The dynamic appeared again Monday, when the president announced a new proposal to extend for one year Bush-era tax cuts for those making less than $250,000. The offer is tied more to Obama’s re-election campaign than his official duty as president, but he nonetheless was able to use his bully pulpit at the White House to make the announcement. An equivalent decision from the Republican presidential hopeful, who of course has no formal role in the Capitol Hill negotiations, would have been held in Ohio or Colorado, at a campaign rally lacking the same oomph. …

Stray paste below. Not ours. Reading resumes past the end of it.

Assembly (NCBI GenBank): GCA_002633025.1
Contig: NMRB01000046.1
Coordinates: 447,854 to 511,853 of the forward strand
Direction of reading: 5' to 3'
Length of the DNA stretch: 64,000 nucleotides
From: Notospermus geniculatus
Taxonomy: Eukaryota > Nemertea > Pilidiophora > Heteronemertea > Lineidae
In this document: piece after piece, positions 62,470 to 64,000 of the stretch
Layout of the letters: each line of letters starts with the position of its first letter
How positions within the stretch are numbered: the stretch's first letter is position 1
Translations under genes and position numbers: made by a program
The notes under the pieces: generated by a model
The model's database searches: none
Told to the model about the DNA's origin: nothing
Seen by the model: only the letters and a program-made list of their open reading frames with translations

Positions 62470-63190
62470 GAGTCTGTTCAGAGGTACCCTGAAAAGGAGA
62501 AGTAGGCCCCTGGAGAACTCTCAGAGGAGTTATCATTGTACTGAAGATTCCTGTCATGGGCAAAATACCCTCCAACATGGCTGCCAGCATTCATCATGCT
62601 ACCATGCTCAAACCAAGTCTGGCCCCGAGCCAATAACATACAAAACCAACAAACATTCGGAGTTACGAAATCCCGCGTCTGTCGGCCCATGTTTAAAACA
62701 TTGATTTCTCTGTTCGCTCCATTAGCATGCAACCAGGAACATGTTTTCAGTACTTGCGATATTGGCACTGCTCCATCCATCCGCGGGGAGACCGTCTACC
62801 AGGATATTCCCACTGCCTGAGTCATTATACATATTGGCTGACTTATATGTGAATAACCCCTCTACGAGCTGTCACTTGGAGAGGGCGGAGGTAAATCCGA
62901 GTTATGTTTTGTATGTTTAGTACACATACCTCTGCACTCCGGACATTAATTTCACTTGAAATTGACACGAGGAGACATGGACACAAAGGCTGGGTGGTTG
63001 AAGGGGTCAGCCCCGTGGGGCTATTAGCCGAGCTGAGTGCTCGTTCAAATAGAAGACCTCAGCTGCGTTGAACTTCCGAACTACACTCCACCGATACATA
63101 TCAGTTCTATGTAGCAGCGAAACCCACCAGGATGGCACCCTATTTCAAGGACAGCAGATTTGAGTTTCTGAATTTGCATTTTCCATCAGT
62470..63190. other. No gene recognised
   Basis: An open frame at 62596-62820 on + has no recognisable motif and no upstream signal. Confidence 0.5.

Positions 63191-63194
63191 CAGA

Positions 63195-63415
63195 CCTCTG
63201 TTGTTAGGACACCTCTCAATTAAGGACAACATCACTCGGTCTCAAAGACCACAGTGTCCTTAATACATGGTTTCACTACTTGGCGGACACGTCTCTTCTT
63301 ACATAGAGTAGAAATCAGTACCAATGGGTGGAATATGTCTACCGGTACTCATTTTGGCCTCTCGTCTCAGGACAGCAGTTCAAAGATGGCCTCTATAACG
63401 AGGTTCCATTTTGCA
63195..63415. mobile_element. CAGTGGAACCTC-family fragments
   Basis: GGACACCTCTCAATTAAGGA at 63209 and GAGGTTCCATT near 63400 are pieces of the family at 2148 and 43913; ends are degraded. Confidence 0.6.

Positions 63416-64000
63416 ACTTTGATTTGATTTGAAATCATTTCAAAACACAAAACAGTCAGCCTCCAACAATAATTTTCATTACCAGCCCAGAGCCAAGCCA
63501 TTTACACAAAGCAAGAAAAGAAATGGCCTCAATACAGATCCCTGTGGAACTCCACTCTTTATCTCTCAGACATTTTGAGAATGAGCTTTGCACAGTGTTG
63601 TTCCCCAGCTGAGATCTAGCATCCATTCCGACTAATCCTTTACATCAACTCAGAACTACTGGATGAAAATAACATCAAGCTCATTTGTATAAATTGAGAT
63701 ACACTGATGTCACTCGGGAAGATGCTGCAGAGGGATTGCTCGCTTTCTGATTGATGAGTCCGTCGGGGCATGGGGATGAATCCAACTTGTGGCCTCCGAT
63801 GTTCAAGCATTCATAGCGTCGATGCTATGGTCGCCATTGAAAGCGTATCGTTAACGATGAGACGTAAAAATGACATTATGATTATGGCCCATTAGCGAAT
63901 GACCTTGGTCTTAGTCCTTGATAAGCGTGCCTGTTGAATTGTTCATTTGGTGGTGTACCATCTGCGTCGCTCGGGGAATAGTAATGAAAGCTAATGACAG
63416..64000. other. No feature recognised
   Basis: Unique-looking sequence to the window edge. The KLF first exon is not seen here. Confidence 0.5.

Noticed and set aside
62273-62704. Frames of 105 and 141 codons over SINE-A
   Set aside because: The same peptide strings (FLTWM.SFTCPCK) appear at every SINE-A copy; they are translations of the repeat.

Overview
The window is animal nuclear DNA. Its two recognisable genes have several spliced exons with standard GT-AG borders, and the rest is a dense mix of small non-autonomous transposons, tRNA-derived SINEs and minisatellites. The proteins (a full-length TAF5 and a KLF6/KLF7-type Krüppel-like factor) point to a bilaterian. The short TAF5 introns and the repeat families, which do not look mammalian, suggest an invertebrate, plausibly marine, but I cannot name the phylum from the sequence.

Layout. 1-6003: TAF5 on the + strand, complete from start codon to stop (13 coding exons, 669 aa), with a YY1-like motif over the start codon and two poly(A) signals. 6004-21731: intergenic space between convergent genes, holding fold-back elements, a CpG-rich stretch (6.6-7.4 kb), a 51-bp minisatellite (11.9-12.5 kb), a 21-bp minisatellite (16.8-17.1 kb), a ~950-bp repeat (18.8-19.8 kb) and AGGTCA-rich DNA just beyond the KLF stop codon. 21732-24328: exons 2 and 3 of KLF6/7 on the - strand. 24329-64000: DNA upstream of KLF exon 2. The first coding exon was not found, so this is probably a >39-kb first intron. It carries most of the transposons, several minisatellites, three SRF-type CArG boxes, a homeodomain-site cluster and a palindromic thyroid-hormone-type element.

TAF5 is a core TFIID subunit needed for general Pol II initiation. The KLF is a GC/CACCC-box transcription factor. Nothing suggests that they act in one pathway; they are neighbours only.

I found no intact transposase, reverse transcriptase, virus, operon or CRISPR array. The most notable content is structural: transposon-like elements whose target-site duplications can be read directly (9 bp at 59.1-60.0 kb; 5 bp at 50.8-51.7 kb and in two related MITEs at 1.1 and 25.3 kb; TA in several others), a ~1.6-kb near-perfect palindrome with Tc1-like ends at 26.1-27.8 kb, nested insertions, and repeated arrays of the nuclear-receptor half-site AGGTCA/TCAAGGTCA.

The China announcement also highlighted how the president can use the White House not just for theater, but – more importantly – to introduce new issues. The two best examples are among the biggest developments of the campaign: Obama’s decisions to support gay marriage and to allow illegal immigrants brought to the country as children to stay here legally. The politics of the former remain uncertain, but the latter, if it can intensify Obama’s support among Hispanics, might ultimately prove one of the key moments of the presidential race.

Romney, still just a candidate, can’t take any equivalent action. And consequently the president’s moves have often put him on the defensive, forcing him to discuss topics — such as gay marriage and immigration — that he’d rather avoid.